If you enjoy curry with mustard, you’ll love this low oxalate curry powder with ground yellow mustard, especially when combined with cauliflower, chicken or fish.  I didn’t add any ginger, cilantro or basil to my powder because I prefer to add these ingredients fresh (plus, I almost always add more fresh garlic).  I might also occasionally add fresh chilies or hot peppers to a curry if I want more heat, but generally a teaspoon or two of my low oxalate curry powder with mustard provides enough heat for me.  Again, to keep things low oxalate, use 1 teaspoon of low oxalate mustard curry powder for 1 tablespoon of regular curry powder in your favorite recipes and ditch or significantly reduce any other high oxalate seasonings.

Low Oxalate Curry Powder with Mustard
1 teaspoon cumin
1 teaspoon cardamom
2 teaspoons ground yellow mustard
1 teaspoon cayenne pepper
1 teaspoon sage
1 teaspoon white pepper
3 Enhansa 150 mg. capsules or 1 Jarrow Curcumin 95 capsule
2 teaspoons granulated garlic

Combine all of the ingredients and store in an air-tight container for up to two months (open the curcumin capsules and add them to your mix).  Makes about 11 teaspoons (recipe halves easily if you don’t think you’ll use this powder quickly enough–use two Enhansa capsules or one Jarrow 95 capsule if you halve the recipe).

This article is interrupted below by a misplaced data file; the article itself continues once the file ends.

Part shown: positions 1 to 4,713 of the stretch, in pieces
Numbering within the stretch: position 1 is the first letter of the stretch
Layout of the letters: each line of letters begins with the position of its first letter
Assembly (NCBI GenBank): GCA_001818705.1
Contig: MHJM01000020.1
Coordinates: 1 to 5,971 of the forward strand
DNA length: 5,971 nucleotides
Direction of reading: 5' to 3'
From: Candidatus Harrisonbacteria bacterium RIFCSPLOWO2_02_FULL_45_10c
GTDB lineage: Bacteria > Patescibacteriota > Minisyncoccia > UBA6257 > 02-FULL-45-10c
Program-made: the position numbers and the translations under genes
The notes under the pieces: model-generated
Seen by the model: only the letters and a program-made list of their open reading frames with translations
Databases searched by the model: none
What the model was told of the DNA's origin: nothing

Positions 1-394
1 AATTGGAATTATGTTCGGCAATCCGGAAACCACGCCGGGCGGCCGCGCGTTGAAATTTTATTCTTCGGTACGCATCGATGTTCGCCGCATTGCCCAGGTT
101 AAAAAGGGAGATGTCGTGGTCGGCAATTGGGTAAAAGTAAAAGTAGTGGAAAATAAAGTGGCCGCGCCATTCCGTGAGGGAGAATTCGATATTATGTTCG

Low Oxalate Info:  Low Oxalate Mustard Curry Powder has about 4.1 mg. oxalate per teaspoon.

Photo credits go to jules:stone soup for Boiled Eggs with Curried Chickpeas, rovingl for Kheema, Poha and Chicken Curry.


{ 9 comments… read them below or add one }

LisaG May 31, 2012 at 10:33 pm

Wow! You’ve done it again! Thanks for the information and encouragement you provide here every time you post!

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Beth June 1, 2012 at 4:50 am

Hi Heidi,
I’m just perusing your wonderful site for the first time, having seen your comments on the Healthy Home Economist blog post on green smoothies.
My head’s spinning with all this new information and I have many questions but will hold off until I have some time to explore the yahoo group files and various websites and blogs. In the mean time, here’s a quick question. I was intrigued by the idea of cinnamon extract, since I love cinnamon, but I see the main ingredient on the one linked above is propylene glycol, a carcinogen. Do you know of other brands that do not contain this?

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Heidi June 1, 2012 at 7:56 am

Hi, Beth.

Thanks for your comment and for dropping by. Learning about oxalate for yourself or someone you love can be overwhelming at first. It’s a lot of information, but if you think a low oxalate diet may help you, it is really worth it to take the time to explore and get your head around things. It’s been the best thing I’ve ever done for my health.